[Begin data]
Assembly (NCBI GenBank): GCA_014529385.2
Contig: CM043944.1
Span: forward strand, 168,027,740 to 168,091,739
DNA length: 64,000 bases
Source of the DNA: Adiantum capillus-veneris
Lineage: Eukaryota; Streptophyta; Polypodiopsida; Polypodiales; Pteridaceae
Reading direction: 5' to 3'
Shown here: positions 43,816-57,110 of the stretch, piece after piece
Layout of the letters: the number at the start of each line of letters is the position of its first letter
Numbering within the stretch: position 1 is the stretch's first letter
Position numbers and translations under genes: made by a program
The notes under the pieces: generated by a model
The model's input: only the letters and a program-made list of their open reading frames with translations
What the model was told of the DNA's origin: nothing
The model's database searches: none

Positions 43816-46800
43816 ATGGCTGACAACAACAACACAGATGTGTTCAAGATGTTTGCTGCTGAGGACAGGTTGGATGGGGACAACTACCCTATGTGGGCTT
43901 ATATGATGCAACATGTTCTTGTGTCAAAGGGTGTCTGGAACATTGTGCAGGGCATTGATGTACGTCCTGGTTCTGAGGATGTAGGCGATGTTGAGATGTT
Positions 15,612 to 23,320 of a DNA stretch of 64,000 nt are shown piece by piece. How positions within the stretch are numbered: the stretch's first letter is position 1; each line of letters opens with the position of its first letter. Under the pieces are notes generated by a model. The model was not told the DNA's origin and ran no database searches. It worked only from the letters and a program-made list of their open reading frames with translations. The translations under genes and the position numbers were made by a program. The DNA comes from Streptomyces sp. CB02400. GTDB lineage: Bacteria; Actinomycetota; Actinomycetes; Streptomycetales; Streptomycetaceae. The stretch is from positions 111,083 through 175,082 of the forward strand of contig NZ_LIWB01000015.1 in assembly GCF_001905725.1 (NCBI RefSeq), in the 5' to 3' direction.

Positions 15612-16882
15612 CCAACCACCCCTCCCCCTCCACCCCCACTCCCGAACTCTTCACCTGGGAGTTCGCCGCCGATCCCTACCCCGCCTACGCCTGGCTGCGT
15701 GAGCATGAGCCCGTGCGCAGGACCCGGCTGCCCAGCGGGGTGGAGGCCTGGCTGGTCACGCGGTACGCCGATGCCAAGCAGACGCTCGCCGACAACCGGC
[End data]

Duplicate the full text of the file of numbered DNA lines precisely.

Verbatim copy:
Assembly (NCBI GenBank): GCA_014529385.2
Contig: CM043944.1
Span: forward strand, 168,027,740 to 168,091,739
DNA length: 64,000 bases
Source of the DNA: Adiantum capillus-veneris
Lineage: Eukaryota; Streptophyta; Polypodiopsida; Polypodiales; Pteridaceae
Reading direction: 5' to 3'
Shown here: positions 43,816-57,110 of the stretch, piece after piece
Layout of the letters: the number at the start of each line of letters is the position of its first letter
Numbering within the stretch: position 1 is the stretch's first letter
Position numbers and translations under genes: made by a program
The notes under the pieces: generated by a model
The model's input: only the letters and a program-made list of their open reading frames with translations
What the model was told of the DNA's origin: nothing
The model's database searches: none

Positions 43816-46800
43816 ATGGCTGACAACAACAACACAGATGTGTTCAAGATGTTTGCTGCTGAGGACAGGTTGGATGGGGACAACTACCCTATGTGGGCTT
43901 ATATGATGCAACATGTTCTTGTGTCAAAGGGTGTCTGGAACATTGTGCAGGGCATTGATGTACGTCCTGGTTCTGAGGATGTAGGCGATGTTGAGATGTT
Positions 15,612 to 23,320 of a DNA stretch of 64,000 nt are shown piece by piece. How positions within the stretch are numbered: the stretch's first letter is position 1; each line of letters opens with the position of its first letter. Under the pieces are notes generated by a model. The model was not told the DNA's origin and ran no database searches. It worked only from the letters and a program-made list of their open reading frames with translations. The translations under genes and the position numbers were made by a program. The DNA comes from Streptomyces sp. CB02400. GTDB lineage: Bacteria; Actinomycetota; Actinomycetes; Streptomycetales; Streptomycetaceae. The stretch is from positions 111,083 through 175,082 of the forward strand of contig NZ_LIWB01000015.1 in assembly GCF_001905725.1 (NCBI RefSeq), in the 5' to 3' direction.

Positions 15612-16882
15612 CCAACCACCCCTCCCCCTCCACCCCCACTCCCGAACTCTTCACCTGGGAGTTCGCCGCCGATCCCTACCCCGCCTACGCCTGGCTGCGT
15701 GAGCATGAGCCCGTGCGCAGGACCCGGCTGCCCAGCGGGGTGGAGGCCTGGCTGGTCACGCGGTACGCCGATGCCAAGCAGACGCTCGCCGACAACCGGC